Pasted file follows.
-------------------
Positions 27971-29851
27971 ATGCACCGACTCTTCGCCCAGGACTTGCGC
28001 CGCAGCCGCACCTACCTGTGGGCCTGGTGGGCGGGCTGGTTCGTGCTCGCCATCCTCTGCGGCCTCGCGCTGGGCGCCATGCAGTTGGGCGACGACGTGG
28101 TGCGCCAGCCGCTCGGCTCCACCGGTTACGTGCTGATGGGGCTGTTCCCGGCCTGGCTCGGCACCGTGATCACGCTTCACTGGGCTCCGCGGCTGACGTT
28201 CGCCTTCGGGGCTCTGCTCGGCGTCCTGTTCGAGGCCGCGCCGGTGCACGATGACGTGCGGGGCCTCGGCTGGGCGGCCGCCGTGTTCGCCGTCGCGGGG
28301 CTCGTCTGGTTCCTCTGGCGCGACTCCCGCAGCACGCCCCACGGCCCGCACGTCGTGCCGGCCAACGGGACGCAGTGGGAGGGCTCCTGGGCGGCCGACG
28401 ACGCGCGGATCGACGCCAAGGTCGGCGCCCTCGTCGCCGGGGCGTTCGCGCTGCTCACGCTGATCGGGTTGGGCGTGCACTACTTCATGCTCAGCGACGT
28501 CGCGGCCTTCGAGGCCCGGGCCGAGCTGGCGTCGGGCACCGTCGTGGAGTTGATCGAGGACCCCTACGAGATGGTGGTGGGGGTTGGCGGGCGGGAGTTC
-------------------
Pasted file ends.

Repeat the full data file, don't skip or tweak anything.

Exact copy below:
Positions 27971-29851
27971 ATGCACCGACTCTTCGCCCAGGACTTGCGC
28001 CGCAGCCGCACCTACCTGTGGGCCTGGTGGGCGGGCTGGTTCGTGCTCGCCATCCTCTGCGGCCTCGCGCTGGGCGCCATGCAGTTGGGCGACGACGTGG
28101 TGCGCCAGCCGCTCGGCTCCACCGGTTACGTGCTGATGGGGCTGTTCCCGGCCTGGCTCGGCACCGTGATCACGCTTCACTGGGCTCCGCGGCTGACGTT
28201 CGCCTTCGGGGCTCTGCTCGGCGTCCTGTTCGAGGCCGCGCCGGTGCACGATGACGTGCGGGGCCTCGGCTGGGCGGCCGCCGTGTTCGCCGTCGCGGGG
28301 CTCGTCTGGTTCCTCTGGCGCGACTCCCGCAGCACGCCCCACGGCCCGCACGTCGTGCCGGCCAACGGGACGCAGTGGGAGGGCTCCTGGGCGGCCGACG
28401 ACGCGCGGATCGACGCCAAGGTCGGCGCCCTCGTCGCCGGGGCGTTCGCGCTGCTCACGCTGATCGGGTTGGGCGTGCACTACTTCATGCTCAGCGACGT
28501 CGCGGCCTTCGAGGCCCGGGCCGAGCTGGCGTCGGGCACCGTCGTGGAGTTGATCGAGGACCCCTACGAGATGGTGGTGGGGGTTGGCGGGCGGGAGTTC